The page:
Tuesday, 14 June 2016

The world renowned Biennale art festival reaches out to expertise in Animal Cognition from the UoN School of Psychology

On one of the first chilly winter afternoons in May this year, London-based artist and sculptor, Marco Chiandetti, and School of Psychology animal cogniton scientist, Dr Andrea Griffin, held a public discussion at the magnificant, recently renovated, Sydney Mortuary Station. In the presence of about 40 members of the public, Chiandetti and Griffin discussed the symbolic significance of birds in human culture alongside the biology, ecology and fate of the common myna in Australian society. The discussion provided a unique, relaxed and wonderful opportunity for science undertaken by the UoN School of Psychology in avian behaviour, cognition and ecology and that of other scientists to be shared with the larger public.

But what brought a scientist and an artist together to discuss such a seemingly odd topic at the Mortuary Station in Sydney?

The public discussion was one of a series of public talks organised in the context of the 20th Biennale of Sydney. The Biennale of Sydney was the first biennale to be established in the Asia-Pacific region. It provides an international platform for innovative contemporary art and, in 2014, it received over 665,000 visitors. In the 20th Biennale of Sydney, the exhibition took place at seven main venues convinced as ‘embassies of thought’. Mortuary Station was the Embassy of Transition, one of the leading non-museum venues of the Biennale of Sydney and the official site of Marco Chiandetti’s work.

When Mr Chiandetti first contacted Dr Griffin in June 2015, asking her to share her long-standing knowledge of the ecologically highly successful common myna, she thought that like often in her experience, he was mistaken. Surely, he actually wanted to know about the native noisy miner? But no, his interest was well and truly in the introduced myna. It soon became clear that the choice of this uniquely displaced avian species could not have been more appropriate choice as a vehicle for the symbolism of his art. Over the following 12 months, Dr Griffin helped guide the implementation of his creation.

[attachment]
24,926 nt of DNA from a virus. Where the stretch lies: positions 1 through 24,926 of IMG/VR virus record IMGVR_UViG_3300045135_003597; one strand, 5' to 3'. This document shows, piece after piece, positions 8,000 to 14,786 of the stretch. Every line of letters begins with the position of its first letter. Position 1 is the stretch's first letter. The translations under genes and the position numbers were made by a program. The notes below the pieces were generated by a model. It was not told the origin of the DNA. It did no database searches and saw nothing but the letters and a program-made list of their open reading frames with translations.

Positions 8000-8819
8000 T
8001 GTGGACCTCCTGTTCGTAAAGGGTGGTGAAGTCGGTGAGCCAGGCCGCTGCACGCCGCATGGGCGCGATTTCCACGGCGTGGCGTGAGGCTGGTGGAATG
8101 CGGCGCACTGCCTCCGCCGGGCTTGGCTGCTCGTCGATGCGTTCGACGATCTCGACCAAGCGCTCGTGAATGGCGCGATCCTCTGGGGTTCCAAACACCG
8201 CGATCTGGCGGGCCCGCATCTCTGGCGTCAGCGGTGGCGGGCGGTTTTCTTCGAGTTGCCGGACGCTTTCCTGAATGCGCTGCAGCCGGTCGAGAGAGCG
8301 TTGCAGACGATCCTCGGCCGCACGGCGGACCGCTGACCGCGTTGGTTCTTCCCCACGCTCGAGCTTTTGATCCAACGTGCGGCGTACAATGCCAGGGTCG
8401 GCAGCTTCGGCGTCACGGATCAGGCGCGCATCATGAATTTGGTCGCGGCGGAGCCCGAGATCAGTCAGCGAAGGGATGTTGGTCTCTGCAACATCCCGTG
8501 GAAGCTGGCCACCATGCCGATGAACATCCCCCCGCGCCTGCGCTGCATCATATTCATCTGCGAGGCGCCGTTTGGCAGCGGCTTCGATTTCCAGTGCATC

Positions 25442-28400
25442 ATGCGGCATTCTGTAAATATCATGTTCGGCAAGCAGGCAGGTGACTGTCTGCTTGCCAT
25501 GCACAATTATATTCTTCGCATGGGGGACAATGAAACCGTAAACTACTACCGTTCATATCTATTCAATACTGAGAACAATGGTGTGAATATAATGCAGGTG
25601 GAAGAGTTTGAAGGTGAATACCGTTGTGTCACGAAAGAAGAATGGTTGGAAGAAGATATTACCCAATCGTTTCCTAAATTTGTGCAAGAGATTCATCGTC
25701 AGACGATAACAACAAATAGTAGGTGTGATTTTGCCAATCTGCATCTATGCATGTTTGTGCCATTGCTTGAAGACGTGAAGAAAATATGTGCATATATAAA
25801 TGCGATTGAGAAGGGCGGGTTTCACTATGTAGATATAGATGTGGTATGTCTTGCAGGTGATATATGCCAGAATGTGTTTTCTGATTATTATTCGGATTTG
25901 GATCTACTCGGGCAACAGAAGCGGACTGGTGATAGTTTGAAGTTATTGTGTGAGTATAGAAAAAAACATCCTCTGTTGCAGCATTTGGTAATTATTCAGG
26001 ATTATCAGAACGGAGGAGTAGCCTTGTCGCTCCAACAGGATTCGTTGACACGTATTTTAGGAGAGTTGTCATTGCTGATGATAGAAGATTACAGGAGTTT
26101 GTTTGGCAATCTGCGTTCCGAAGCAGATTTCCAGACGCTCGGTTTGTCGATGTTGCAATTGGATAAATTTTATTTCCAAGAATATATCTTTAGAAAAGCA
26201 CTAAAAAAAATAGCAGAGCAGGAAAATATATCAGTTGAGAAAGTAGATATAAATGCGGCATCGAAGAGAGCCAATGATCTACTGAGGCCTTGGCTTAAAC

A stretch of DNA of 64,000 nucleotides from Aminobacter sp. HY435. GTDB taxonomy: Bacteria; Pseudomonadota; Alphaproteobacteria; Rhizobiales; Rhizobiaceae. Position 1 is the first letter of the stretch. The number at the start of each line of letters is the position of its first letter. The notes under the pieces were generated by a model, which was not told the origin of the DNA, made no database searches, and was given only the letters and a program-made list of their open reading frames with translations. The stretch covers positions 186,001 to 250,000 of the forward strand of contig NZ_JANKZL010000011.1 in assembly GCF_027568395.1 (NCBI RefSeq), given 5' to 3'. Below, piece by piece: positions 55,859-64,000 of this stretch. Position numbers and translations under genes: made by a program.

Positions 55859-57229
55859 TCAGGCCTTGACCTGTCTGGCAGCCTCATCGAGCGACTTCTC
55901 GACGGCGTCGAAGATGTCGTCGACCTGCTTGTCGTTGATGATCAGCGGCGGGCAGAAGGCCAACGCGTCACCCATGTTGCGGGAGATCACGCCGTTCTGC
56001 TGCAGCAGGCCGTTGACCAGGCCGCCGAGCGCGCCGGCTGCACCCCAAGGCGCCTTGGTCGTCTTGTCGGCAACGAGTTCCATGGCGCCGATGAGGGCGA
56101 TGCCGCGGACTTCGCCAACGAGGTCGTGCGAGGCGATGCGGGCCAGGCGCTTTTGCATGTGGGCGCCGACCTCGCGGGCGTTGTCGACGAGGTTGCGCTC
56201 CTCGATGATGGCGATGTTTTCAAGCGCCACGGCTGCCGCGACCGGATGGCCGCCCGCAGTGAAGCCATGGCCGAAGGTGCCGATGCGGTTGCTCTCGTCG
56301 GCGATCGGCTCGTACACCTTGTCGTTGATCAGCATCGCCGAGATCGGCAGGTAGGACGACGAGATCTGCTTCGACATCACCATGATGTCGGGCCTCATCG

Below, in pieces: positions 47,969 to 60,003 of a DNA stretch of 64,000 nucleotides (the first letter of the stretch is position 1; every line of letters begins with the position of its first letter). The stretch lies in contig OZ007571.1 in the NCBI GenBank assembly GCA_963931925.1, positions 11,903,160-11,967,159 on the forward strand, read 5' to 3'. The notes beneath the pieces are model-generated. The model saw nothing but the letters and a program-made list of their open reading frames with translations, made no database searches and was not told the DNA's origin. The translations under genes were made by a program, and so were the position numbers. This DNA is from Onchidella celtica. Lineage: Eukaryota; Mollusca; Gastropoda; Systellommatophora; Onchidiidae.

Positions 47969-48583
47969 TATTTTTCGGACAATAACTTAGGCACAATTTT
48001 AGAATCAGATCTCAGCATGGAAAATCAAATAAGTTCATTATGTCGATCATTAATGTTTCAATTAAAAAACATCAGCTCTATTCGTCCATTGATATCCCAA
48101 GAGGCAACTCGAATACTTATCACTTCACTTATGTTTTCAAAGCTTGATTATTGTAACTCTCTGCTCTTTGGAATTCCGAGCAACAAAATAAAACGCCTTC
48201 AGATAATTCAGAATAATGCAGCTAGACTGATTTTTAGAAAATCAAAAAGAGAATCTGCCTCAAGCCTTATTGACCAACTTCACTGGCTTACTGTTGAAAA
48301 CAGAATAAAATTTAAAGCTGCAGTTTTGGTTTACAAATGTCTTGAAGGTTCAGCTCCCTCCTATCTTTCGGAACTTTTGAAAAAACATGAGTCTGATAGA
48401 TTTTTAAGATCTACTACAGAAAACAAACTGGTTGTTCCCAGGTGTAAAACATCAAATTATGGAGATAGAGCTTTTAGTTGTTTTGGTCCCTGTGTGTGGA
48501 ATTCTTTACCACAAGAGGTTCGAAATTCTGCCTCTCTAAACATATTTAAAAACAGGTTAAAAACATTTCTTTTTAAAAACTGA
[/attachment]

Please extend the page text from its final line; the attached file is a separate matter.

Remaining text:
For the 20th Biennale of Sydney: The Future is already here – it’s just not evenly distributed, Chandetti designed an installation that took the form of a series of sculptural aviary structures inhabited by common mynas. The temporary exhibition of myna birds at Mortuary Station was designed to raise a greater social consciousness about our contemporary condition in relation to the excessive expansion of human population, prompting audiences to reconsider the way we perceive such a resilient species. It was encouraging to discover in the Q&A session that the public had interest in both the artistic exemplars as well as the biology, behavior and science of common mynas.